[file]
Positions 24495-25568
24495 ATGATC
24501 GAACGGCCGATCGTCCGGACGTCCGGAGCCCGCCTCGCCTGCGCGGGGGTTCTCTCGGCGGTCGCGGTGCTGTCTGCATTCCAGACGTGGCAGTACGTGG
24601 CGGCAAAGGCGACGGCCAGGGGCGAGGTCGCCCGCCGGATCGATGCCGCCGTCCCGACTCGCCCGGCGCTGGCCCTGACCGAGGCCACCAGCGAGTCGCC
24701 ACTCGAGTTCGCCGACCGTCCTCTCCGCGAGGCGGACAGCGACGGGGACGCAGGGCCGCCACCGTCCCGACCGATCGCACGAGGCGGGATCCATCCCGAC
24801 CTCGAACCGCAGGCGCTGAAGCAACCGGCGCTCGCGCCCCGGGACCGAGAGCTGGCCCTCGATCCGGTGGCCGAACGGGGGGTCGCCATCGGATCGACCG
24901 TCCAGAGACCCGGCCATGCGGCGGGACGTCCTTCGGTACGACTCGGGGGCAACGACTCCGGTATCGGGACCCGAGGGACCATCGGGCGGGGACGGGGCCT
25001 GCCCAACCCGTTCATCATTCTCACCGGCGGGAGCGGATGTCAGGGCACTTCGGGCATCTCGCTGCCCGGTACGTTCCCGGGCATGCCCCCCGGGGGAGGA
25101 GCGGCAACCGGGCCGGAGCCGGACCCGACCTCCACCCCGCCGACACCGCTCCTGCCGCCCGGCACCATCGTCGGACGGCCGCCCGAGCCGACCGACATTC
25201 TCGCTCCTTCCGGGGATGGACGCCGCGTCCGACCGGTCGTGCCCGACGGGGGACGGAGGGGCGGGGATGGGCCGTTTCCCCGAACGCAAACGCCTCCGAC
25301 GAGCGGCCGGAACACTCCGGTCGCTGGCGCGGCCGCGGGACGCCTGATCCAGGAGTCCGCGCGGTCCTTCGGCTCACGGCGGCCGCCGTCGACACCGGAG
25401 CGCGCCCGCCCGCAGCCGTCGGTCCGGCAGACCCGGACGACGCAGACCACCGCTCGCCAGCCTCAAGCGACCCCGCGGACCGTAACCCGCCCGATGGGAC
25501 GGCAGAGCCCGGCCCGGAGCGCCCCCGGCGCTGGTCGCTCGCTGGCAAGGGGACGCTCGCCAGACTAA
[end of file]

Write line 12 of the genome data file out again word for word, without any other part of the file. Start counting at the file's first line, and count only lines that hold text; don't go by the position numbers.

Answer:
25401 CGCGCCCGCCCGCAGCCGTCGGTCCGGCAGACCCGGACGACGCAGACCACCGCTCGCCAGCCTCAAGCGACCCCGCGGACCGTAACCCGCCCGATGGGAC